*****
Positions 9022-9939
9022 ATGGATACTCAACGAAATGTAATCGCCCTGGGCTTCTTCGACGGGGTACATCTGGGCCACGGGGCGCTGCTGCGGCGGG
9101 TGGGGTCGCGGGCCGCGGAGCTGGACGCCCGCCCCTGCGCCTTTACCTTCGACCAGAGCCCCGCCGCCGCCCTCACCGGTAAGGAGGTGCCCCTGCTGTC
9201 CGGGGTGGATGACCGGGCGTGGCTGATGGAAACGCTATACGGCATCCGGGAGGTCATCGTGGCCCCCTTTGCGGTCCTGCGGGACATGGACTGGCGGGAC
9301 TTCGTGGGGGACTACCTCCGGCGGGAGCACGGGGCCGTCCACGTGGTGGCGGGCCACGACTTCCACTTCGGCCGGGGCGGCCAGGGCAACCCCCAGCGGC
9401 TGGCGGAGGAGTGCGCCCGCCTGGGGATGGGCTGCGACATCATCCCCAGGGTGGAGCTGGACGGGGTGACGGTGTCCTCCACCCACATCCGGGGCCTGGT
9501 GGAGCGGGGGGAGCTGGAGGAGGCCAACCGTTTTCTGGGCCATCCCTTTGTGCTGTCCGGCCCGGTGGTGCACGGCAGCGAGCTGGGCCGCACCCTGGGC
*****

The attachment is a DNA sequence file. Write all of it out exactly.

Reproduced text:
Positions 9022-9939
9022 ATGGATACTCAACGAAATGTAATCGCCCTGGGCTTCTTCGACGGGGTACATCTGGGCCACGGGGCGCTGCTGCGGCGGG
9101 TGGGGTCGCGGGCCGCGGAGCTGGACGCCCGCCCCTGCGCCTTTACCTTCGACCAGAGCCCCGCCGCCGCCCTCACCGGTAAGGAGGTGCCCCTGCTGTC
9201 CGGGGTGGATGACCGGGCGTGGCTGATGGAAACGCTATACGGCATCCGGGAGGTCATCGTGGCCCCCTTTGCGGTCCTGCGGGACATGGACTGGCGGGAC
9301 TTCGTGGGGGACTACCTCCGGCGGGAGCACGGGGCCGTCCACGTGGTGGCGGGCCACGACTTCCACTTCGGCCGGGGCGGCCAGGGCAACCCCCAGCGGC
9401 TGGCGGAGGAGTGCGCCCGCCTGGGGATGGGCTGCGACATCATCCCCAGGGTGGAGCTGGACGGGGTGACGGTGTCCTCCACCCACATCCGGGGCCTGGT
9501 GGAGCGGGGGGAGCTGGAGGAGGCCAACCGTTTTCTGGGCCATCCCTTTGTGCTGTCCGGCCCGGTGGTGCACGGCAGCGAGCTGGGCCGCACCCTGGGC